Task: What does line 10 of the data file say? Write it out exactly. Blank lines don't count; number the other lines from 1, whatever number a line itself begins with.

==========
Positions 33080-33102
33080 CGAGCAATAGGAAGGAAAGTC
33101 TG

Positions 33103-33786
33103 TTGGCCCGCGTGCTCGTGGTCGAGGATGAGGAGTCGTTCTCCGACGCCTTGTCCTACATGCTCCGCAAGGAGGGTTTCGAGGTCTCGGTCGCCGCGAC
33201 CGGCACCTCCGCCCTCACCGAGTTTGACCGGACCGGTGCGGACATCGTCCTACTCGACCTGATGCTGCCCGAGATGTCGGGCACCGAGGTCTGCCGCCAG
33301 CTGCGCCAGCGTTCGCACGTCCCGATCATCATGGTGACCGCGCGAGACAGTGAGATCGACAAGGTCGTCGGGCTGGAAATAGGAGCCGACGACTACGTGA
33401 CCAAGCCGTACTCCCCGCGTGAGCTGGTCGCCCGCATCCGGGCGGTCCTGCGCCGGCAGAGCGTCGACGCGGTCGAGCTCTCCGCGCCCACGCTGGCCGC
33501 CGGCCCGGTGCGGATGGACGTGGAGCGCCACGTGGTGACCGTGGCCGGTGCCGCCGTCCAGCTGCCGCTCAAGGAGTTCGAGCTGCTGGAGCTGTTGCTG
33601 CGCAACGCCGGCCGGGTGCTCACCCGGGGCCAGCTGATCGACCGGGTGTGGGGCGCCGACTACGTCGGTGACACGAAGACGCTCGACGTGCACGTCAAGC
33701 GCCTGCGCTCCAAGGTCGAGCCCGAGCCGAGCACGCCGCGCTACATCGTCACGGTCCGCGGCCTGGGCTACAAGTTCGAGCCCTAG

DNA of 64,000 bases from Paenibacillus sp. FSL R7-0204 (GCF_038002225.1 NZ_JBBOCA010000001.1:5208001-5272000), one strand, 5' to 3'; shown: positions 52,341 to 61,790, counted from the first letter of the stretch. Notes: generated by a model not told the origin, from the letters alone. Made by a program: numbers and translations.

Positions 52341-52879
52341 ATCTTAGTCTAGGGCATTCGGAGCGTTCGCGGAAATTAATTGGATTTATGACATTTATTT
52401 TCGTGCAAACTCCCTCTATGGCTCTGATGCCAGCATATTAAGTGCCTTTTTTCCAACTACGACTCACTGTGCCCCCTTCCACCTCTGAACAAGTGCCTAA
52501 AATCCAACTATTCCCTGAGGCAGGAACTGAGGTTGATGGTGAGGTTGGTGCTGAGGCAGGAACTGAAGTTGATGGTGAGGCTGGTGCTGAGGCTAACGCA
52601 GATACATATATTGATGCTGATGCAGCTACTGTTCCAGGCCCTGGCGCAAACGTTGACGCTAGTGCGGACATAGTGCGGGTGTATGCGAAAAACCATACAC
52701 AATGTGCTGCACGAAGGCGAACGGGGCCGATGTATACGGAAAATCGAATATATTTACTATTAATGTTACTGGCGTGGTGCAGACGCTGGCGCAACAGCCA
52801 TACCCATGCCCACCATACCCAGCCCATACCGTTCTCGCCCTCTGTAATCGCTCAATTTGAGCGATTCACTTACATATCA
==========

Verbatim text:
33601 CGCAACGCCGGCCGGGTGCTCACCCGGGGCCAGCTGATCGACCGGGTGTGGGGCGCCGACTACGTCGGTGACACGAAGACGCTCGACGTGCACGTCAAGC